• In a previous job, I remember quite a few on my team were vocal “pop atheists” (following the crowd – to be differentiated from the genuine atheists who have actually thought things through), for want of a better term – “freethinkers” who let fashionable people do the thinking for them.

    Herein lies an irony – we get mocked for relying on “authority” (the assumption we believe things because a man in a frock tells us to) and resorting to a book to tell us what to think, while the pop atheists not just rely on authority but appeal to their own infallible books (e.g. “The God Delusion”)

  • I’ve often thought this too Graham. There are plenty of ‘sacred texts’ that many atheist would hold as almost infallible.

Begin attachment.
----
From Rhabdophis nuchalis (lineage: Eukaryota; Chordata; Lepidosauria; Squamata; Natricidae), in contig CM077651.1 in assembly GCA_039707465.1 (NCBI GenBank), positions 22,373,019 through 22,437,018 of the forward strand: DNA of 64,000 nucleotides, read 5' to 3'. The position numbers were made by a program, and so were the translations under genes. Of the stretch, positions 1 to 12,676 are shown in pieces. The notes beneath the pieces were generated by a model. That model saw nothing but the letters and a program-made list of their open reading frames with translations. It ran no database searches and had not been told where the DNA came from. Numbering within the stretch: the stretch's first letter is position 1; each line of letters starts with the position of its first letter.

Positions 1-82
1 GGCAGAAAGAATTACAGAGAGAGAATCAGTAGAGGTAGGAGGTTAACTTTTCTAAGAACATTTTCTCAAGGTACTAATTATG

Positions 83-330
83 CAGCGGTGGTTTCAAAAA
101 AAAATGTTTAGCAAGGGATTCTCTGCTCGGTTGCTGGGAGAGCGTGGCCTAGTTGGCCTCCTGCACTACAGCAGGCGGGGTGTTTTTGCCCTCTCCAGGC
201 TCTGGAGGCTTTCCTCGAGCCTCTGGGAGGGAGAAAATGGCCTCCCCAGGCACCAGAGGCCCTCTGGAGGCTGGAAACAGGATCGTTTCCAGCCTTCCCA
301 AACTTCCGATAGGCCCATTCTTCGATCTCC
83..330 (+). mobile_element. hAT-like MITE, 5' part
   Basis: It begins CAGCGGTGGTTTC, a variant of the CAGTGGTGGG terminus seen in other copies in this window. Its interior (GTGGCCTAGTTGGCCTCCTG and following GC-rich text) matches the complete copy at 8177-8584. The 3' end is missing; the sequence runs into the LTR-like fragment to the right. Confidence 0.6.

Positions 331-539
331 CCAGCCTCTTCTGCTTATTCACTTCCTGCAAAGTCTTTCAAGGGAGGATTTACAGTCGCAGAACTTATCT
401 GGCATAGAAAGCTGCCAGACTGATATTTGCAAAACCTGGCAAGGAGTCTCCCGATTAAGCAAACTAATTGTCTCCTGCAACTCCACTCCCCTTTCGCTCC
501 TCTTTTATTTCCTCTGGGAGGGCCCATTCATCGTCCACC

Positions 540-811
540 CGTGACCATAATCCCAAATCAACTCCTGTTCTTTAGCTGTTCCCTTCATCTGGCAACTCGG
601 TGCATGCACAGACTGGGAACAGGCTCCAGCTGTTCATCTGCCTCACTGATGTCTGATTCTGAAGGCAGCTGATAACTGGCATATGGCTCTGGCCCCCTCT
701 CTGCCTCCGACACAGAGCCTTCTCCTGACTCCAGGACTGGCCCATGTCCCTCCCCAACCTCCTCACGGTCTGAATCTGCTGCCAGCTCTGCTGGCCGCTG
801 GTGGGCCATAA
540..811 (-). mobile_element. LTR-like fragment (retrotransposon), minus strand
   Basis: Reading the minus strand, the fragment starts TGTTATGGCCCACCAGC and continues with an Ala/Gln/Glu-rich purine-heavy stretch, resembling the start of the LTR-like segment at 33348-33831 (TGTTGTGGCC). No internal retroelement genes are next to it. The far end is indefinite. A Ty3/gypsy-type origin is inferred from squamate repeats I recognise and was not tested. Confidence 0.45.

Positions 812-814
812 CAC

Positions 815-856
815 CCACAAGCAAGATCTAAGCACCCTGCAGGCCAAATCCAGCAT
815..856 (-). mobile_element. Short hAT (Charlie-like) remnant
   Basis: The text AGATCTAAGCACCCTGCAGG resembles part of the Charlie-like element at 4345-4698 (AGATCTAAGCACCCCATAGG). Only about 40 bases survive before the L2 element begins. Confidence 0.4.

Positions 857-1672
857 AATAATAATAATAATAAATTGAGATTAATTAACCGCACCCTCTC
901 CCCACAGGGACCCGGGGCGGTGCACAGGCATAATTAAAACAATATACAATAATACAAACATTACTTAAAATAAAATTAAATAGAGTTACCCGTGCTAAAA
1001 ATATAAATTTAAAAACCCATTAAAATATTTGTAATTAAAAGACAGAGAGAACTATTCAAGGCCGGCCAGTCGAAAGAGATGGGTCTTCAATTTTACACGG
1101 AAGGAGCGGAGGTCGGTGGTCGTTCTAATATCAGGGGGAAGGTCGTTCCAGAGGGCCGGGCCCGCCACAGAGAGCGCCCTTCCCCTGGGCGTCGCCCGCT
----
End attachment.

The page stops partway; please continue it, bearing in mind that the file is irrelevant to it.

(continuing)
An interesting side on this, is that most of these texts are published in English, and assume a fairly good level of comprehension, making them quite exclusive and, therefore it follows that the worldview is quite elitist. It’s a big contrast from Christianity, where the Bible has been translated into hundreds of languages and the message has been heard and understood across hundreds of cultures across all of the world.

  • Robin Dawson

    Here is a quote from Stephen Fry (in 1988).